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Why was this trope so popular in the 1990s specifically? Along with Green Aesops, it was practically endemic to works of fiction produced in that era, but is much less common today. What happened?
Okay, several points:
All things said, I don't think this example really fits.
Something's been bugging me lately: how do people go about creating a diverse cast without falling victim to or being accused of Tokenism? Especially if a character is a member of more than one minority? It seems like people just won't be happy: if there are no minorities represented, it's racist. If there's only one, it's Tokenism. If there's more than one different minority represented, it's Political Correctness Gone Mad!
Seriously, where's the line between legit diversity and Five-Token Band?
A little late, so I apologize, but I agree with the above post. While some of the examples are legit, some examples scream to me: "Hey, the cast's diverse. This must mean that they're all tokens!"
Maybe I'm wrong, but I always thought "token minority" means someone adding in a minority to a work of fiction so it doesn't appear racist, but the token acts in a stereotypical manner (like the token black guy in some movies/shows where he speaks in "hip urban lingo".) So if a character (or a group of them) is a minority, but they're not tokens and actually well developed (or at the very least, don't act in a stereotypical manner), do they count for this trope?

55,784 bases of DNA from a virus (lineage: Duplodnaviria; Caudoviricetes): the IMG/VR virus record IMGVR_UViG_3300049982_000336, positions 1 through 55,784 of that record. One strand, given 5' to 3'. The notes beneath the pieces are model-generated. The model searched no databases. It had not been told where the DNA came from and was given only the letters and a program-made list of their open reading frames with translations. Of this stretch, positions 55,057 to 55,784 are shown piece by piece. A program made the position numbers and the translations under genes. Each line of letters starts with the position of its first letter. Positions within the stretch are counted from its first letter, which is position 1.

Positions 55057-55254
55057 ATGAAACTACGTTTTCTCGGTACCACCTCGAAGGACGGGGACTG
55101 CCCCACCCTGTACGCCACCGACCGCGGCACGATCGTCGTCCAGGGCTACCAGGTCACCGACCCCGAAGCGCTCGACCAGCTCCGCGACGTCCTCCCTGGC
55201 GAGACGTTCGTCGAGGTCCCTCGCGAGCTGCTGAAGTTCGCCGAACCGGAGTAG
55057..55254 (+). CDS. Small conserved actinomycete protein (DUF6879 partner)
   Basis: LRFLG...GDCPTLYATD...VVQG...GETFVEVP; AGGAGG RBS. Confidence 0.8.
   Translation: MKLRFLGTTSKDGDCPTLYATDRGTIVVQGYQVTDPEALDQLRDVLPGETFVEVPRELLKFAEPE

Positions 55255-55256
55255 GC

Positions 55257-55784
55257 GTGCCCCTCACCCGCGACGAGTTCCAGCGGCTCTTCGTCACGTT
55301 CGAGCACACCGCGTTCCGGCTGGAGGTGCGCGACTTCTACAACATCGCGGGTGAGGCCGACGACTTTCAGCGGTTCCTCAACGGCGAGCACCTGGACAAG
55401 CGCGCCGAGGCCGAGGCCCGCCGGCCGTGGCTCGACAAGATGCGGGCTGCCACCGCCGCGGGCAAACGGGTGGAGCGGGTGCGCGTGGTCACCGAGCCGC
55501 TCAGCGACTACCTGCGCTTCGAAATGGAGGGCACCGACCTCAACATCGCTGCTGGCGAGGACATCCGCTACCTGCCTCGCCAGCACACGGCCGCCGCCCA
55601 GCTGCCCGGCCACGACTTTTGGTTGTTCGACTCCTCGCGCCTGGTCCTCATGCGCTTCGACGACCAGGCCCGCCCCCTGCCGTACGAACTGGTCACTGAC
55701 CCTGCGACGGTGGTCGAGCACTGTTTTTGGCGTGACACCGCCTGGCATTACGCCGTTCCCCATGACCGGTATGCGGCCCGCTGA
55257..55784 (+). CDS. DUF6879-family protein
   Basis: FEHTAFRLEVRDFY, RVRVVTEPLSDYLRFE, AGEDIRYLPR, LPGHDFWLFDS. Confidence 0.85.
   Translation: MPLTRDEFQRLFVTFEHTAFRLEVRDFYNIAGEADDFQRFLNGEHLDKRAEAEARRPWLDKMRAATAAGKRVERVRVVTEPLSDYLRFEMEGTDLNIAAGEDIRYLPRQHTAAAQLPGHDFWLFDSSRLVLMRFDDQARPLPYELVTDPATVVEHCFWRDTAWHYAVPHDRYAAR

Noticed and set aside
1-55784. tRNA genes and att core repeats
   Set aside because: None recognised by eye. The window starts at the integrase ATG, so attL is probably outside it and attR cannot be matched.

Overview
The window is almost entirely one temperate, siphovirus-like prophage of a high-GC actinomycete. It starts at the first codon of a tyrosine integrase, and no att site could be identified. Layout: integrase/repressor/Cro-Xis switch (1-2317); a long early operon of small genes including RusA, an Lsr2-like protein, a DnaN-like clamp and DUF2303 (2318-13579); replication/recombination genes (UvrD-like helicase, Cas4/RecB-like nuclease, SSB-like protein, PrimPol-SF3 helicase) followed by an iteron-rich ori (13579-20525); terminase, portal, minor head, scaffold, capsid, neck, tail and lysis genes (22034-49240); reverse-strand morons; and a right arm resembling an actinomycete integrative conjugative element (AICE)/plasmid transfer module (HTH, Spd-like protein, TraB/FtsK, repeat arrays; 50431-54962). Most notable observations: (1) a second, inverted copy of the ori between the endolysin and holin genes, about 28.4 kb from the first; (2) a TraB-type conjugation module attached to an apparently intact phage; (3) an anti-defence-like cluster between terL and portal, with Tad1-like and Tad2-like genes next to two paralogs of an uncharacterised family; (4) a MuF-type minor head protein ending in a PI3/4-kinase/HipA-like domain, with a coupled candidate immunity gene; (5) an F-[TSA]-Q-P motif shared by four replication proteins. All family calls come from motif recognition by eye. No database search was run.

I think a clearer line needs to be drawn between Five-Token Band and Multinational Team. There's a lot of confusion between them. It might make more sense to highlight one as a "positive" trope and the other as a "negative" trope so there's less confusion - in other words, the Multinational Team is when the show has "legit diversity" while Five-Token Band is when the show uses tokenism.
Another option is to make one a "fact trope" while the other is a "YMMV trope". For example, Multinational Team can refer to the simple fact of having a multi-ethnic team, while Five-Token Band can become YMMV as to whether the show executes this properly.
EDIT: I just rewrote the two tropes to distinguish them; hopefully, these are not too drastic changes.
Minor note on the page image: Extreme Ghostbusters would also be acceptable as an illustration of a Five-Token Band. The Kids Next Door, however, lacks a character in a wheelchair, which is vital to conveying the sheer tokenism.
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